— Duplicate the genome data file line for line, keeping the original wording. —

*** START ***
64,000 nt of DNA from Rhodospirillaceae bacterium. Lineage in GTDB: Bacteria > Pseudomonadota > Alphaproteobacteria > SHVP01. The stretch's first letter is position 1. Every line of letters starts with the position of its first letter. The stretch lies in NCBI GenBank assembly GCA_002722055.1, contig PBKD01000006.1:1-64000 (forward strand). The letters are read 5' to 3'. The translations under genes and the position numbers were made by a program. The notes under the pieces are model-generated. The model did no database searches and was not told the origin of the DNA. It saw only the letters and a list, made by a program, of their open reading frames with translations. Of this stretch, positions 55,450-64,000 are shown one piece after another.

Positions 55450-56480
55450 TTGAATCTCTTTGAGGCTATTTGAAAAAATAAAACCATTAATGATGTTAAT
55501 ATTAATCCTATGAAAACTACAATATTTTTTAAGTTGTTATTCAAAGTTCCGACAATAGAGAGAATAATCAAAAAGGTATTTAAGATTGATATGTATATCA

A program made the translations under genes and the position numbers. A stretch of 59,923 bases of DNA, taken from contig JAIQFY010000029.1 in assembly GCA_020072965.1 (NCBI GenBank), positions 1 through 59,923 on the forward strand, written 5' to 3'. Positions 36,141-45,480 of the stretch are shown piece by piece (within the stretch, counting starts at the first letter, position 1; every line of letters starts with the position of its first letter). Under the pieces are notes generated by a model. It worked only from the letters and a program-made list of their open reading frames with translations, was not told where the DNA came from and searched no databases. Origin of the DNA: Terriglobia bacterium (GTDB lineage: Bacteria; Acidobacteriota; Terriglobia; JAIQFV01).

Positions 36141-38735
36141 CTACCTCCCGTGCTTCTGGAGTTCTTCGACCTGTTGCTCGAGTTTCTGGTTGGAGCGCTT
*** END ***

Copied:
64,000 nt of DNA from Rhodospirillaceae bacterium. Lineage in GTDB: Bacteria > Pseudomonadota > Alphaproteobacteria > SHVP01. The stretch's first letter is position 1. Every line of letters starts with the position of its first letter. The stretch lies in NCBI GenBank assembly GCA_002722055.1, contig PBKD01000006.1:1-64000 (forward strand). The letters are read 5' to 3'. The translations under genes and the position numbers were made by a program. The notes under the pieces are model-generated. The model did no database searches and was not told the origin of the DNA. It saw only the letters and a list, made by a program, of their open reading frames with translations. Of this stretch, positions 55,450-64,000 are shown one piece after another.

Positions 55450-56480
55450 TTGAATCTCTTTGAGGCTATTTGAAAAAATAAAACCATTAATGATGTTAAT
55501 ATTAATCCTATGAAAACTACAATATTTTTTAAGTTGTTATTCAAAGTTCCGACAATAGAGAGAATAATCAAAAAGGTATTTAAGATTGATATGTATATCA

A program made the translations under genes and the position numbers. A stretch of 59,923 bases of DNA, taken from contig JAIQFY010000029.1 in assembly GCA_020072965.1 (NCBI GenBank), positions 1 through 59,923 on the forward strand, written 5' to 3'. Positions 36,141-45,480 of the stretch are shown piece by piece (within the stretch, counting starts at the first letter, position 1; every line of letters starts with the position of its first letter). Under the pieces are notes generated by a model. It worked only from the letters and a program-made list of their open reading frames with translations, was not told where the DNA came from and searched no databases. Origin of the DNA: Terriglobia bacterium (GTDB lineage: Bacteria; Acidobacteriota; Terriglobia; JAIQFV01).

Positions 36141-38735
36141 CTACCTCCCGTGCTTCTGGAGTTCTTCGACCTGTTGCTCGAGTTTCTGGTTGGAGCGCTT